Russian Diplomats To Be Thrown Out Of The UK In Response To Salisbury Chemical Attack
Labour Cites Iraq ‘History’ As Corbyn Demands Spy Evidence
‘I Don’t Know Where’s Safe And Where’s Not’: Salisbury Residents Fearful After Nerve Agent Attack

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Friend of dead Putin critic was strangled, British police say

Friend of dead Putin critic was strangled, British police say
Corky Siemaszko

British police launched a murder investigation Friday after an autopsy revealed that a Russian exile who was critical of Vladimir Putin was strangled in his home.

Nikolay Glushkov, whose body was found Monday, died as a result of “compression to the neck,” London’s Metropolitan Police said in a statement.

Metropolitan Police / Metropolitan Polic via Reuters
Glushkov’s death was a eerie echo of his friend Boris Berezovsky, an exiled Russian oligarch and an outspoken critic of Putin who was found in 2013 with a rope around his neck — and whose death was initially a suspected suicide. It was reclassified as unexplained.

“Boris was strangled,” Glushkov said afterward in an interview with The Guardian newspaper. “Either he did it himself or with the help of someone. [But] I don’t believe it was suicide.”

So far, police said, there is no link between the death of Glushkov and “the attempted murders in Salisbury, nor any evidence that he was poisoned.”

That was a reference to the attempted assassinations of former Russian double agent Sergei Skripal and his daughter Yulia, who were found unconscious last weekend on a bench in the city of Salisbury — and who police later said were poisoned with a nerve agent.

They remain in crucial condition and British Prime Minister Theresa May has said it was “highly likely” they were the victims of an attempted hit by Russian military intelligence.

The Russian ambassador in London insisted the British were keeping diplomats in the dark about Glushkov’s murder.

“The embassy has no information about the launch of the probe into Glushkov’s murder,” Alexander Yakovenko said. “The British side is not responding to the embassy’s inquiry. It is unacceptable and we consider this situation as a failure of the U.K.’s international liabilities under the Vienna convention of consular access.”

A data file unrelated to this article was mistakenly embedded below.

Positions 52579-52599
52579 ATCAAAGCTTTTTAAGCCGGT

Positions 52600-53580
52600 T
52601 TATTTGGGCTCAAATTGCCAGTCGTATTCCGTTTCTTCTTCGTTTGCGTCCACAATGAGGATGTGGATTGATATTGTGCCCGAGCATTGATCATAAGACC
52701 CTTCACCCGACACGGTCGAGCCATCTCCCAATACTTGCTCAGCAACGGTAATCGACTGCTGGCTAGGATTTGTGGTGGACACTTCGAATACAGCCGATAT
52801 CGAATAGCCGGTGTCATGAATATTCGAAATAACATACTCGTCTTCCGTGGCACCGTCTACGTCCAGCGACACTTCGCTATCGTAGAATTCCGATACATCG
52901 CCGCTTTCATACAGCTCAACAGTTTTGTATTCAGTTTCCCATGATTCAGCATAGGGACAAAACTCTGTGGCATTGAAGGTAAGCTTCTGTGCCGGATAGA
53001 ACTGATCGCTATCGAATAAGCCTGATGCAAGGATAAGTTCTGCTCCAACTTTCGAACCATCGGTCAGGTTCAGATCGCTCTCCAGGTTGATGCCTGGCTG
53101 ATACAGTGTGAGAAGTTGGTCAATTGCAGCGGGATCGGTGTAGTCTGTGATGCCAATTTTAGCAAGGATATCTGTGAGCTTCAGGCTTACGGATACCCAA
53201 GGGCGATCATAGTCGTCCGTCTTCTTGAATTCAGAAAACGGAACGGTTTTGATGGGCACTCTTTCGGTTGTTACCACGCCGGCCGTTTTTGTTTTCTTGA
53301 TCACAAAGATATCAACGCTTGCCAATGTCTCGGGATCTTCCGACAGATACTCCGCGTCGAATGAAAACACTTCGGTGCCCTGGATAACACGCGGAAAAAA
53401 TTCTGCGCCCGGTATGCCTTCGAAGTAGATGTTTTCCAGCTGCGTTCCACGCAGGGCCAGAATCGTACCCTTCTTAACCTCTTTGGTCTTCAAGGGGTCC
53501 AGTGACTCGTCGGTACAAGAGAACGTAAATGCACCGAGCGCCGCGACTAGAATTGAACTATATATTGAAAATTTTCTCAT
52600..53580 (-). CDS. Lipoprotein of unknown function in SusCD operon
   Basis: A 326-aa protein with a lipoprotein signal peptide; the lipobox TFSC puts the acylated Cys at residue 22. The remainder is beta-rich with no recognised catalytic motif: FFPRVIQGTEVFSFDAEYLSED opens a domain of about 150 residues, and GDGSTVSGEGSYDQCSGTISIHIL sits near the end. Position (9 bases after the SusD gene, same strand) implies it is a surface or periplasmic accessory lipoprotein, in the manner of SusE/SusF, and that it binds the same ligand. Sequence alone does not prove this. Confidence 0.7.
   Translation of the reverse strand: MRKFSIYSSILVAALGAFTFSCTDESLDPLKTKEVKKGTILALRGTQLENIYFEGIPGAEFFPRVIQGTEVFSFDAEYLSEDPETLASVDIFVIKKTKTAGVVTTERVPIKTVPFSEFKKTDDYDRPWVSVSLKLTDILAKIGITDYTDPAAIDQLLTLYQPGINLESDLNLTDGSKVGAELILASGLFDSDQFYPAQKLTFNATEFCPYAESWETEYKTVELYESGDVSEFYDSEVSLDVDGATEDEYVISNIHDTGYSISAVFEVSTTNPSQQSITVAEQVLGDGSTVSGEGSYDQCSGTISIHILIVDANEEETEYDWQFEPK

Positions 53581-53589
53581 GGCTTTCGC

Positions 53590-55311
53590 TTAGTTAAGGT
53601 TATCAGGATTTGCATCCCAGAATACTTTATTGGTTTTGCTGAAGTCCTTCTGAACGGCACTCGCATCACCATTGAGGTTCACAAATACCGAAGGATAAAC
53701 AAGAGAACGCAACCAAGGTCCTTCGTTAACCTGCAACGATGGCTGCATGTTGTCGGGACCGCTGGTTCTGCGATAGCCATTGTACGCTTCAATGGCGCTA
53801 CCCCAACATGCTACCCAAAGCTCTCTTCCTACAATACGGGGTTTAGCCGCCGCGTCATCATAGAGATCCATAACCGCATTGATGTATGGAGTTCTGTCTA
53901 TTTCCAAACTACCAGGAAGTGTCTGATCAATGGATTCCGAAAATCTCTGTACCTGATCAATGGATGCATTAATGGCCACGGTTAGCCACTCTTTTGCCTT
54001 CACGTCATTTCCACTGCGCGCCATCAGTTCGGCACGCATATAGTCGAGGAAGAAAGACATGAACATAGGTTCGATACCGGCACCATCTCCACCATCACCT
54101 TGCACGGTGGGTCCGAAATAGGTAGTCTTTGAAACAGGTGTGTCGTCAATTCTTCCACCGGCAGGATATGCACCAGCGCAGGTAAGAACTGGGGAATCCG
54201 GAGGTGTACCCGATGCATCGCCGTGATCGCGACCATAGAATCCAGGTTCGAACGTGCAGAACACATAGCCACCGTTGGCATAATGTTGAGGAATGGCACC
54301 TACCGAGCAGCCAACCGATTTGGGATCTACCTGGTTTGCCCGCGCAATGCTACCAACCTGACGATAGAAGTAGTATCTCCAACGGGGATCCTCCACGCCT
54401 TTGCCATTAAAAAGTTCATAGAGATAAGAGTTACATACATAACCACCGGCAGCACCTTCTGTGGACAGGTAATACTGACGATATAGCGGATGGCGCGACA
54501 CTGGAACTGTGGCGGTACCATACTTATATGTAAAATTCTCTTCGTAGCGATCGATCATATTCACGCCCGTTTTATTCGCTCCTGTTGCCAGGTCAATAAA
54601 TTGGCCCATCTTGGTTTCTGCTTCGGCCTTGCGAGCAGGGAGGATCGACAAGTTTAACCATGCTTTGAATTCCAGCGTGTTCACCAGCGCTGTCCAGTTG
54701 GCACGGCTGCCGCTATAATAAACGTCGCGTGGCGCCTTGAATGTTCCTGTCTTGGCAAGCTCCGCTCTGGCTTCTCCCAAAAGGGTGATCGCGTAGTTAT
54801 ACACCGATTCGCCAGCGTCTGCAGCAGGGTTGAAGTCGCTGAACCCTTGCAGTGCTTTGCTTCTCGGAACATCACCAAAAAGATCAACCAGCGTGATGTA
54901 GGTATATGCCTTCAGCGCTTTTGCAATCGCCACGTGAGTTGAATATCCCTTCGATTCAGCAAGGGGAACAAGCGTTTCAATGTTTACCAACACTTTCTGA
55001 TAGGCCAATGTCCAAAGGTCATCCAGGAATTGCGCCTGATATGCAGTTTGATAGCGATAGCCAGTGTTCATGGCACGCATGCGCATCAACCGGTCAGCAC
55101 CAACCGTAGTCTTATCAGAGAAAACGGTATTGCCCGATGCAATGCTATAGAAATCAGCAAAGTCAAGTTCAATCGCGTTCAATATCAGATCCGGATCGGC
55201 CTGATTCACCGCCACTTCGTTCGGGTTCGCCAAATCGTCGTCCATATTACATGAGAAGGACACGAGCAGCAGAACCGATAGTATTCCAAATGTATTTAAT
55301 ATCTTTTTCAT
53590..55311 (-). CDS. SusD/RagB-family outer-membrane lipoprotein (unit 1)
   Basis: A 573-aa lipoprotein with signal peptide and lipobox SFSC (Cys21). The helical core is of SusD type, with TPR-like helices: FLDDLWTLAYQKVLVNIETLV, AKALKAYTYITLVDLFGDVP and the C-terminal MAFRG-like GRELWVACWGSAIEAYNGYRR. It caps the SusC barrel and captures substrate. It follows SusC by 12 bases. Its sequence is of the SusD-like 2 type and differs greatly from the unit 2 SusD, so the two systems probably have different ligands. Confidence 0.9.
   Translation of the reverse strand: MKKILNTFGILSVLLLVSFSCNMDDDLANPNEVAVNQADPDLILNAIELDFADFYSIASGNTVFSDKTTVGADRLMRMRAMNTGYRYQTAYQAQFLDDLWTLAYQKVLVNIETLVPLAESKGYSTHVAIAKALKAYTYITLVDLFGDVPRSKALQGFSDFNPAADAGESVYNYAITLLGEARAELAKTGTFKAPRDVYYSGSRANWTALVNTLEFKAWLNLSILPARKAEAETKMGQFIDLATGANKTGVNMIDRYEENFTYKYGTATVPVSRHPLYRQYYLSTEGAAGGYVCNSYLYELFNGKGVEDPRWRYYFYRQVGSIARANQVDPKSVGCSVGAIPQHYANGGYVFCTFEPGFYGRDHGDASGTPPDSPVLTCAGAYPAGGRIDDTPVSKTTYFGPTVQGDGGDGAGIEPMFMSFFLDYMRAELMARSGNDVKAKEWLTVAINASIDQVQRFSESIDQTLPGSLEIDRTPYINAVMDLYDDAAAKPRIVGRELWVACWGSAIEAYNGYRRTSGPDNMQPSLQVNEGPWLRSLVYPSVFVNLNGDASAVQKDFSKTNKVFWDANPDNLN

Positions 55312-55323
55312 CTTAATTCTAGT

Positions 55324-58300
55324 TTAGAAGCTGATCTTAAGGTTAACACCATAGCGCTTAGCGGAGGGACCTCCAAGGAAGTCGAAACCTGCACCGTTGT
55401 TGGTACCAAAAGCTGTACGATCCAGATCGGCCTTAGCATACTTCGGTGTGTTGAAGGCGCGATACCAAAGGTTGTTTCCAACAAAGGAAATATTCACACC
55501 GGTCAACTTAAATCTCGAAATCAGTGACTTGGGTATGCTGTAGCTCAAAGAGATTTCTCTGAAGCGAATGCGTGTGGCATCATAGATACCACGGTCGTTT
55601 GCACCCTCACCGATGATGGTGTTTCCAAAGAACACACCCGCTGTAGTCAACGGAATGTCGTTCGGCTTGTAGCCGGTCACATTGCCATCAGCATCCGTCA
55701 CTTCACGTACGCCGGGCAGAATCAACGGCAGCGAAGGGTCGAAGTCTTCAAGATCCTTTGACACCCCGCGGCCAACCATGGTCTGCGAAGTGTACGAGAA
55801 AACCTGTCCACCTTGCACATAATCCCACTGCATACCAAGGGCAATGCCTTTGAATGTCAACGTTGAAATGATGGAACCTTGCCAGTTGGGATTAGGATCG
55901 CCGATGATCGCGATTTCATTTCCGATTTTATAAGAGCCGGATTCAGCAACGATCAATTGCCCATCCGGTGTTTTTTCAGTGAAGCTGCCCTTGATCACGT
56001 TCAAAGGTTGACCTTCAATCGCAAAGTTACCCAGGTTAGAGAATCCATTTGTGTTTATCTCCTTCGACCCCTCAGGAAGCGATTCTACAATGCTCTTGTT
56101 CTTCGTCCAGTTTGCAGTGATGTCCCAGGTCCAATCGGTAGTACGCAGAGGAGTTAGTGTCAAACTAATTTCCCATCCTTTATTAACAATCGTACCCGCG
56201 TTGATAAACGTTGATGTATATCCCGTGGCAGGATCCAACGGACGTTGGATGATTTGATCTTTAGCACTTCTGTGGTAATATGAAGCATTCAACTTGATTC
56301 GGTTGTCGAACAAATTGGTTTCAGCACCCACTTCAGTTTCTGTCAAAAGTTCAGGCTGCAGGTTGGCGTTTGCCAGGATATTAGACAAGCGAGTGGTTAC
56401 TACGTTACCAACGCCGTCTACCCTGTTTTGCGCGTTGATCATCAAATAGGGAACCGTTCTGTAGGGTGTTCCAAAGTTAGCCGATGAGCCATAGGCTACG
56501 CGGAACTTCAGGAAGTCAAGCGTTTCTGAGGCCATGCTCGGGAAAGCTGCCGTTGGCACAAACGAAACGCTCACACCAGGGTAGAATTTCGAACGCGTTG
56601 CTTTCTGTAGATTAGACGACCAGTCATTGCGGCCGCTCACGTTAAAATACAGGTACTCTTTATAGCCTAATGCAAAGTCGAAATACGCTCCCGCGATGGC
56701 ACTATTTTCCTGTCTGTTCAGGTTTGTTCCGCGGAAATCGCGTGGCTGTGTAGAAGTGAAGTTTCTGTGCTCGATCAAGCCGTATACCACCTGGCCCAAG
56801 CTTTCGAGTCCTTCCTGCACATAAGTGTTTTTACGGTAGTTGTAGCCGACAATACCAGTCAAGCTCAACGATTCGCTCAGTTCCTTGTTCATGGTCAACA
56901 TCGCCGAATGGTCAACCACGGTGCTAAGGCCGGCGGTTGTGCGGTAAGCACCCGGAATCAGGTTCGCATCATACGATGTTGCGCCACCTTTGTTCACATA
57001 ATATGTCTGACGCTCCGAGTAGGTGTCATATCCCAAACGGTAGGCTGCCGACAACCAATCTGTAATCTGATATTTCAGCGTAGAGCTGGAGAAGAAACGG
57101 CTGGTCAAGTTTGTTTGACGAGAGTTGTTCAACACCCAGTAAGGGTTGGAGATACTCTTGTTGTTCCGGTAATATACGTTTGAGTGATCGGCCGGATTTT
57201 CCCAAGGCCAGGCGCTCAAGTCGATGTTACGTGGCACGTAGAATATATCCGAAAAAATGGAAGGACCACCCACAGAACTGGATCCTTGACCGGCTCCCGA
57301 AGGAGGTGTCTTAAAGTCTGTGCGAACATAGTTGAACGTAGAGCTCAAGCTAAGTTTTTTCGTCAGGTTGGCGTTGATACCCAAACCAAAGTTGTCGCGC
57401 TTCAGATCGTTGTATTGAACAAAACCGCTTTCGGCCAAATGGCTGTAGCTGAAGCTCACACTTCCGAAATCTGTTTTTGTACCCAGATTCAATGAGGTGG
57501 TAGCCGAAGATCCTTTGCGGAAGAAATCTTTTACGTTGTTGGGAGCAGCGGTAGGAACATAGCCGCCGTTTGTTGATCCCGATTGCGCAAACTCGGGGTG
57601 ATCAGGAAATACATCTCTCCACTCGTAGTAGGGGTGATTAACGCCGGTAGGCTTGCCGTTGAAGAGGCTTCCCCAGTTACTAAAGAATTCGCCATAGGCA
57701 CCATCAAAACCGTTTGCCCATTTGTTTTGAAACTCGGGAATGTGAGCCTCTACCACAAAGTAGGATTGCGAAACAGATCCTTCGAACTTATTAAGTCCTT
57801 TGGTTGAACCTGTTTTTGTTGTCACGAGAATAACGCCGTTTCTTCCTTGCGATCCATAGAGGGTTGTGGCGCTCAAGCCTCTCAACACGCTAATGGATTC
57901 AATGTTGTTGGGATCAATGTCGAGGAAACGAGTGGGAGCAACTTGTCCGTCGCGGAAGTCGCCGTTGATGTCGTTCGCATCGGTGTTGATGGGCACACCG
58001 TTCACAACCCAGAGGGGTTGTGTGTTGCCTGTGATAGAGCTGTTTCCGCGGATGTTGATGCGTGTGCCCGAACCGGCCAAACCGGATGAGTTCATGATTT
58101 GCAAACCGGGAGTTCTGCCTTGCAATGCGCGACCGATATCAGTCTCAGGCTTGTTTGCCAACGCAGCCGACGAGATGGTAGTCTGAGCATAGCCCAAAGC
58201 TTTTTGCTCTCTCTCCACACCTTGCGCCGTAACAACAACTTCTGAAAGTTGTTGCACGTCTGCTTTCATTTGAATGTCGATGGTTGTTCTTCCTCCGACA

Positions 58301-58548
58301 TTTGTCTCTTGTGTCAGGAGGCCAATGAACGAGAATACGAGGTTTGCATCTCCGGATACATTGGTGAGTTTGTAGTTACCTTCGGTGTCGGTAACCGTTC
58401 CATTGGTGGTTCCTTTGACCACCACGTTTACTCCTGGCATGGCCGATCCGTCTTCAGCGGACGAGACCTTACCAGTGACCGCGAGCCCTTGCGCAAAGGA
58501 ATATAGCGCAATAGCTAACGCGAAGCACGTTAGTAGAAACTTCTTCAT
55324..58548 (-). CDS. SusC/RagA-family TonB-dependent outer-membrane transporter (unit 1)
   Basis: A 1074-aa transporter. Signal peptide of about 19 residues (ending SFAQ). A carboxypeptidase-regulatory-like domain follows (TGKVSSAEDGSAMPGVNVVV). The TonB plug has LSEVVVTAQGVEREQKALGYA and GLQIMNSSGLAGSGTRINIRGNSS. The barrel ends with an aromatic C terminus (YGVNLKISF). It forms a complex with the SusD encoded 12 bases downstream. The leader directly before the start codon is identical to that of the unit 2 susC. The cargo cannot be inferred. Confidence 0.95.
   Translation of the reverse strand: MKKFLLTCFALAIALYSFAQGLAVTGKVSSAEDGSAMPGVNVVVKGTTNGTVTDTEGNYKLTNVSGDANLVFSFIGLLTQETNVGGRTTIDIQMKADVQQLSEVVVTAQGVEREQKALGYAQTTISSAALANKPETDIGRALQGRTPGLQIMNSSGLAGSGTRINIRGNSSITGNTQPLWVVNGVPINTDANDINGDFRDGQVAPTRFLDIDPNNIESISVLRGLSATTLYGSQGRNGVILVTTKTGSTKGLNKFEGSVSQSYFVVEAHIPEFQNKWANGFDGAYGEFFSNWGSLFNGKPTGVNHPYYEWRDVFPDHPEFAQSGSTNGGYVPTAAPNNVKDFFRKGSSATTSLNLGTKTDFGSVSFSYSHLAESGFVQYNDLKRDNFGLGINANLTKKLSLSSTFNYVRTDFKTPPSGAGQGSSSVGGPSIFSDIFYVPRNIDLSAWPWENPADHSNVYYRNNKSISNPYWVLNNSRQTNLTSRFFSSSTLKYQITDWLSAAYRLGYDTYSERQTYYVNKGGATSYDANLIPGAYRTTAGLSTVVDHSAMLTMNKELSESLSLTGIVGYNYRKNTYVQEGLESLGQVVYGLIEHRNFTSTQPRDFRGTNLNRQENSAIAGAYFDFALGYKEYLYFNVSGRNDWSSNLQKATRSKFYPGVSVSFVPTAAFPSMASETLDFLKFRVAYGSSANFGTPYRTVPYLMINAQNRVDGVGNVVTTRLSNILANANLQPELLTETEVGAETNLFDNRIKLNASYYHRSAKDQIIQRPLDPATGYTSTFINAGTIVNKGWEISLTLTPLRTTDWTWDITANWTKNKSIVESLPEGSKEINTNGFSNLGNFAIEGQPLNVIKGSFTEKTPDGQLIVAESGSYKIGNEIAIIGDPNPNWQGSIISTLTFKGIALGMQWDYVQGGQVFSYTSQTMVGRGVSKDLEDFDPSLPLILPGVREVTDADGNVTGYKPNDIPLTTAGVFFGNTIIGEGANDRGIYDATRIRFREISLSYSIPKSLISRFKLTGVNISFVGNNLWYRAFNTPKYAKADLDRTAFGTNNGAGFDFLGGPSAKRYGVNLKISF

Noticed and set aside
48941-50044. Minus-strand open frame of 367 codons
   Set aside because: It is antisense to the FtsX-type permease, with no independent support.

Nikolay Glushkov’s home in southwest London.
Glushkov also once testified in court against the billionaire Roman Abramovich, a Putin ally who owns the Chelsea Football Club, an English soccer team.

Berezovsky was a close friend of former Russian spy Alexander Litvinenko, who died from radioactive poisoning in 2006. An inquiry by British investigators concluded that his death was the work of the Russian state and was probably green-lighted by Putin himself.

Following the poisonings of the Skripals, Yvette Cooper, a British lawmaker, wrote to Home Secretary Amber Rudd and asked her to look into 14 other deaths highlighted in an investigation by BuzzFeed last year.

Citing U.S. intelligence sources, BuzzFeed reported that the deceased were suspected of being assassinated on British soil by Russian security services or mafia groups, “two forces that sometimes work in tandem.”

Nikolai Glushkov, who had links to Putin critic, dies in London
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Russian ex-spy Sergei Skripal and his daughter poisoned with nerve agent, police say
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From Wikipedia: El Camino Real (California)


El Camino Real (Spanish for The Royal Road, also known as The King’s Highway), sometimes associated with Calle Real (within the US state of California), usually refers to the 600-mile (965-kilometer) road connecting the 21 Spanish missions in California (formerly Alta California), along with a number of sub-missions, four presidios, and three pueblos, stretching at its southern end from the San Diego area Mission San Diego de Alcalá, all of the way up to the trail’s northern terminus at Mission San Francisco Solano in Sonoma, just above San Francisco Bay.

For other roads of the same name, see El Camino Real (disambiguation).
Quick facts: Reference no., Highway system …
The meaning of the term “Camino Real” has in fact changed over time. In earlier Spanish colonial times, any road under the direct jurisdiction of the Spanish crown and its viceroys was considered to be a camino real. Examples of such roads ran between principal settlements throughout Spain and its colonies such as New Spain. Most caminos reales had names apart from the appended camino real.

Once Mexico won its independence from Spain, no road in Mexico, including California, was a camino real. The name was rarely used after that and was only revived in the American period in connection with the boosterism associated with the Mission Revival movement of the early 20th century.

The original route begins in Baja California Sur, Mexico, at the site of Misión de Nuestra Señora de Loreto Conchó, present day Loreto, (the first mission successfully established in Las Californias). Today, many streets throughout California that either follow or run parallel to this historic route still bear the “El Camino Real” name. Some of the original route has also been continually upgraded until it is now part of the modern California freeway system. The route is roughly traced by a series of commemorative bell markers.